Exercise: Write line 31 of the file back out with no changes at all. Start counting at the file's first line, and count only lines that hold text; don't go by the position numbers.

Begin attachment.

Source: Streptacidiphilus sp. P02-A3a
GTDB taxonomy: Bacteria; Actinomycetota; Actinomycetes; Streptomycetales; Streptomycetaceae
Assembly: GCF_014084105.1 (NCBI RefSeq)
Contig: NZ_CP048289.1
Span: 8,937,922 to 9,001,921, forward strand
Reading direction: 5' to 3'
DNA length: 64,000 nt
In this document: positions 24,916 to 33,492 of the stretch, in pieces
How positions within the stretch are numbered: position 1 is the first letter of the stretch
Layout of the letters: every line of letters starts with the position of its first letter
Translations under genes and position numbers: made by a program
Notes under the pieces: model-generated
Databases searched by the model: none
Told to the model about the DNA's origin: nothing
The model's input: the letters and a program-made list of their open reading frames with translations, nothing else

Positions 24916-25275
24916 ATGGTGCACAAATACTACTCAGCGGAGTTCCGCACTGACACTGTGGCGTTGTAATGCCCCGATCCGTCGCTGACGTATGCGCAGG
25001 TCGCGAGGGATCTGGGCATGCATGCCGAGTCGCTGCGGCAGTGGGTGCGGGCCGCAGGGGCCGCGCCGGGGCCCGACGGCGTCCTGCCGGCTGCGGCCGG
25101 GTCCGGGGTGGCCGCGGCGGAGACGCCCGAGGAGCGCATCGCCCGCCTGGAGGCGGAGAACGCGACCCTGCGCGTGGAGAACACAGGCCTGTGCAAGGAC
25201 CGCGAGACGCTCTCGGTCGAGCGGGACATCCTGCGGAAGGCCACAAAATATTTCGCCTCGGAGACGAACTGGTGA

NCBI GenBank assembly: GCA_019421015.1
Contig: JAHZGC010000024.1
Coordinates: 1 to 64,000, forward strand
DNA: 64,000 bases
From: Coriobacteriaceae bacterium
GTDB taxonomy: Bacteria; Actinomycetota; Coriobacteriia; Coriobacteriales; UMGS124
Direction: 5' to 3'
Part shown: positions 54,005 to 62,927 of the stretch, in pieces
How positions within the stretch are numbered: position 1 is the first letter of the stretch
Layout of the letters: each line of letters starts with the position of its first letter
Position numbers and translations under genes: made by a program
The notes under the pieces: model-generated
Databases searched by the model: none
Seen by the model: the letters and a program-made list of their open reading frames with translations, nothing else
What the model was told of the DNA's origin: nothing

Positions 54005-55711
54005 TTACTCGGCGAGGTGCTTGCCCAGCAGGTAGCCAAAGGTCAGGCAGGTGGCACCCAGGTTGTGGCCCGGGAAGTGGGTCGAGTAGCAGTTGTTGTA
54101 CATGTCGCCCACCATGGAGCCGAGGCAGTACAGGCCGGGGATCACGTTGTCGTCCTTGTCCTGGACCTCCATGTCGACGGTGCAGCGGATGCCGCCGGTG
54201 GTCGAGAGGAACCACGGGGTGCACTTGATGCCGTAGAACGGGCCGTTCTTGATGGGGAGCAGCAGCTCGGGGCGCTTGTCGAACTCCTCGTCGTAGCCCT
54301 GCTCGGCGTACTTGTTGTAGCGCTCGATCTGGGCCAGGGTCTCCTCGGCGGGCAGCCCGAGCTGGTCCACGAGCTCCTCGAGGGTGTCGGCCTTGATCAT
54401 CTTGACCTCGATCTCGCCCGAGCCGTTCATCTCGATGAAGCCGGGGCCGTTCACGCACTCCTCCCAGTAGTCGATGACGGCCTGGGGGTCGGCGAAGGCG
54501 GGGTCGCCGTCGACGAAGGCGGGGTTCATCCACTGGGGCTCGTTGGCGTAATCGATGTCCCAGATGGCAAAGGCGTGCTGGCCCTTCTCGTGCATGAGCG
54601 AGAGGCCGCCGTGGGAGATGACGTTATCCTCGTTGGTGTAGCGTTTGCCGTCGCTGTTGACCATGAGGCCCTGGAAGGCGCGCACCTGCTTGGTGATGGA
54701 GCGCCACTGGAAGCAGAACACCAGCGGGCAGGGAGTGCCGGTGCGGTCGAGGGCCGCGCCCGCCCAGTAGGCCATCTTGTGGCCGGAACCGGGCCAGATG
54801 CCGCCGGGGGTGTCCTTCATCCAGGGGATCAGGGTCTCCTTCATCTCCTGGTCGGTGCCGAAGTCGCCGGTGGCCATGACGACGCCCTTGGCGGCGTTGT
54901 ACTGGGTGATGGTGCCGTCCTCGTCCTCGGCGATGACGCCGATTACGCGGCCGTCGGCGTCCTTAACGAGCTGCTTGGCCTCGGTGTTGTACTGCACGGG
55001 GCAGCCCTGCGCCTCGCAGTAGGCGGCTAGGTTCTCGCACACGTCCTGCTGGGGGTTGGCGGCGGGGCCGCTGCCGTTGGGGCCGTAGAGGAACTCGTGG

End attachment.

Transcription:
Position numbers and translations under genes: made by a program